The passage Jesus cites in Genesis 2 as the Father’s perfect plan covers all of the “alternative sexualities.” Indeed, every single sexual act the Bible explicitly condemns—adultery, fornication, homosexuality, and bestiality—is excluded by Jesus’ simple formula.9 The only kind of sexual behavior honorable to God is intimacy between a man and a woman in a lifelong committed relationship—marriage, in other words.

Consider homosexuality, for example. I understand that every depiction of it in popular culture is overwhelmingly positive, and those who differ are characterized as hateful bigots. This is not God’s perspective, though. I want you to pay close attention to the details of a point Paul makes about homosexuality in Romans 1:

God gave them over to degrading passions; for…the men abandoned the natural function of the woman and burned in their desire toward one another, men with men committing indecent acts… (Rom. 1:26–27)

The word translated “function” here, the Greek word kreesis, is specifically referring to the fit I mentioned earlier. God designed men and women to function sexually together—their bodies fit together in a precise way to make sexual union possible. Since natural desires go with natural functions, the sexual passion that exchanges the natural function of sex for an unnatural function (homosexuality) is what Paul calls a “degrading passion.”

Notice in particular how Paul explains the nature of this offense before God. He says, “The men abandoned the natural function of the woman,” that is, they rejected the appropriate counterpart God had provided—a woman who was built by Him to be man’s sexual complement. That’s why Scripture has nothing positive to say about homosexuality. Whenever it is mentioned in the Bible, it is condemned.10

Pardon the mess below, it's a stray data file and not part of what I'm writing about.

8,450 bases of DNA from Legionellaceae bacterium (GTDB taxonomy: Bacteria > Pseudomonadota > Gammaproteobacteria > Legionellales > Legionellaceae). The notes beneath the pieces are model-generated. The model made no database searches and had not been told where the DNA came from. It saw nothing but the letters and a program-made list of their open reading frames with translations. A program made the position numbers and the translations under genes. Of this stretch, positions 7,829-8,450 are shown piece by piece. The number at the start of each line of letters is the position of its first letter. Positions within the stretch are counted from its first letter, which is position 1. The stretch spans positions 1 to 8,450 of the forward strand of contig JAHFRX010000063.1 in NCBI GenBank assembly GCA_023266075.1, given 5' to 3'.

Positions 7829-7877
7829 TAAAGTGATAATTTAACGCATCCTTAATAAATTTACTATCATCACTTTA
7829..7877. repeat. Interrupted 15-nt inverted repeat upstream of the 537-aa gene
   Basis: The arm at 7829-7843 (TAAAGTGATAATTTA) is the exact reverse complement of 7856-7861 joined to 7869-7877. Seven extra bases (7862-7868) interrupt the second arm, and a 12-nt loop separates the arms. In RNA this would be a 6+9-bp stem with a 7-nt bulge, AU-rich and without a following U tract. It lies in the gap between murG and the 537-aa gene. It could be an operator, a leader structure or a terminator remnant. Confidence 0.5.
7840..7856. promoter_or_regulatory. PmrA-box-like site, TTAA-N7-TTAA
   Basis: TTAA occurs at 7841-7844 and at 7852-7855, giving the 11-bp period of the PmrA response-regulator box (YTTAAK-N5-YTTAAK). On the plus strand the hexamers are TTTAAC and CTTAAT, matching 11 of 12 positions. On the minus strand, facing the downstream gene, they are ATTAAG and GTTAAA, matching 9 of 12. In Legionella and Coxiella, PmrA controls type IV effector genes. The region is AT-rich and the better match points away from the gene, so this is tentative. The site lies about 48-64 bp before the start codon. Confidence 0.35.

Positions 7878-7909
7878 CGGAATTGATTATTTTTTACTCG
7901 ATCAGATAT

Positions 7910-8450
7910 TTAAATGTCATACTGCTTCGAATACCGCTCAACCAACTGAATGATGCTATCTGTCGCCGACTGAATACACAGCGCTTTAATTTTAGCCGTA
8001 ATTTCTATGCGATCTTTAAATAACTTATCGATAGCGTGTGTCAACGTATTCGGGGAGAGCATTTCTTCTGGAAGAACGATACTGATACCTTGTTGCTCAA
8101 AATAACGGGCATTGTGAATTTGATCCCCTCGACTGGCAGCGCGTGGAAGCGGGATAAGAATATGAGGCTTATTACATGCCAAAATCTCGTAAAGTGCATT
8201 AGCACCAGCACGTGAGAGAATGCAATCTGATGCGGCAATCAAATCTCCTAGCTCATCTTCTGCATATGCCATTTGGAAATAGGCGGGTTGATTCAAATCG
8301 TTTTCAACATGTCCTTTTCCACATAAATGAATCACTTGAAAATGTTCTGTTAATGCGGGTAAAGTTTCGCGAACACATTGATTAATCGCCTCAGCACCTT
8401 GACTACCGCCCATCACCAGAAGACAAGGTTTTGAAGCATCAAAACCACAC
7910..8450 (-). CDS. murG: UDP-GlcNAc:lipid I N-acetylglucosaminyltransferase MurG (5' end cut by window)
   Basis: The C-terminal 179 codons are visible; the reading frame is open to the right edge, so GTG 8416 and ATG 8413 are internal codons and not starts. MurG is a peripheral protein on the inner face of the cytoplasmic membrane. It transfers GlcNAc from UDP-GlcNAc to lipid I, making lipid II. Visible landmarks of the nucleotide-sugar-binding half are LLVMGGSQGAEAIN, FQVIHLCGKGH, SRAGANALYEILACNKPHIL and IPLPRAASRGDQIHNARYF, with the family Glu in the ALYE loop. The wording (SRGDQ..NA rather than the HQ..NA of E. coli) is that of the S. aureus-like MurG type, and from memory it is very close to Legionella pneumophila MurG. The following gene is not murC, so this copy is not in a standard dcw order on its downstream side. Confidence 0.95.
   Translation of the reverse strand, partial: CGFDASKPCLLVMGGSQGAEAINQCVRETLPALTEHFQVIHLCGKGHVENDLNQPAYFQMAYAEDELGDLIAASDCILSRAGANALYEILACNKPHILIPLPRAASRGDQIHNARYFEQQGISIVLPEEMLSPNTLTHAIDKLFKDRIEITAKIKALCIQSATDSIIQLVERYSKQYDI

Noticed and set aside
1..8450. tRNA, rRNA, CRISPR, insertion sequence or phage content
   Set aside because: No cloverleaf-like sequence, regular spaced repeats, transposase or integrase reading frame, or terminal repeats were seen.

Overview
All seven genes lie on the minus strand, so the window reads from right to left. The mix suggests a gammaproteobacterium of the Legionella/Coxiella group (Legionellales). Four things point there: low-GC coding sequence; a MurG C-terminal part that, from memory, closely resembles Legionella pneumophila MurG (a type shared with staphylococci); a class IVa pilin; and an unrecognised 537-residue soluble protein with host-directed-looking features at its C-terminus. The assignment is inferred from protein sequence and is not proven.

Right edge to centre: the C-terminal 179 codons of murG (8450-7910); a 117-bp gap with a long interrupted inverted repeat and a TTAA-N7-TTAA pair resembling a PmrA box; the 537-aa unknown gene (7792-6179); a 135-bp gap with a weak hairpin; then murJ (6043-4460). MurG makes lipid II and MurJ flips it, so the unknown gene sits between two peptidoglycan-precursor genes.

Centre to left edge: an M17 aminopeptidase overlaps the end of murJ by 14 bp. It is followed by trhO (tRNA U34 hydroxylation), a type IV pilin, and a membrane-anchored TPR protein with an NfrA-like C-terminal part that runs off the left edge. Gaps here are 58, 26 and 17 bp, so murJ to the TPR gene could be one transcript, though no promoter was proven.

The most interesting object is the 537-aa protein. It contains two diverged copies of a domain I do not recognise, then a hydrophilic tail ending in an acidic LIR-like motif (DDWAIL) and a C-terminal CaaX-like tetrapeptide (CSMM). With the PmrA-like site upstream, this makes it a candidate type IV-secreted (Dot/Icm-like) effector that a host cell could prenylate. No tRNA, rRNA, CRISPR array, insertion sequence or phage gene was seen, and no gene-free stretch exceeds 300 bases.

God also has nothing positive to say about any other sexual behavior outside of marriage—like adultery or fornication—for the same reason: It also corrupts God’s good purpose. Christians who lean progressive do not condone adultery, as far as I know. Nowadays, though, fornication hardly raises an eyebrow—especially among the younger crowd—yet it’s just as much a violation of God’s good plan as homosexuality.

Paul provides another angle you may not have considered. Since our bodies are members of Christ, “one flesh” sexual unions outside of marriage spiritually join Christ (who is in us) to an unholy coupling, sullying the temple of God, our own bodies. That’s why instead of embracing these relationships, Paul says we should flee them (1 Cor. 6:15–20).

Here is Paul’s sobering summary on the status of those who engage in persistent, habitual sexual sin:

Do you not know that the unrighteous will not inherit the kingdom of God? Do not be deceived; neither fornicators…nor adulterers…nor homosexuals…will inherit the kingdom of God. (1 Cor. 6:9–10)

God’s solution for satisfying our sexual appetites is marriage: “Because of [sexual] immoralities, each man is to have his own wife, and each woman is to have her own husband” (1 Cor. 7:2).11 Confusion on this issue, as Paul points out, is deadly deception. Do not be taken in. Scripture is not unclear or ambiguous.

There is a telling passage in the passion narrative where Pilate is confronted by the mob and must decide where his loyalties lie. Mark records his decision: “Wishing to satisfy the crowd, Pilate released Barabbas for them, and after having Jesus scourged, he handed Him over to be crucified” (Mark 15:15).

Many in Christendom today are taking their cues from Pilate. They are more concerned with satisfying the crowd than being faithful to Jesus. They champion the criminal and turn their back on the Savior.

Culture may be confused on salvation, abortion, gender, marriage, and sex. Don’t you be. On these issues, God has spoken clearly. Faithfulness to our Lord is not theologically complicated.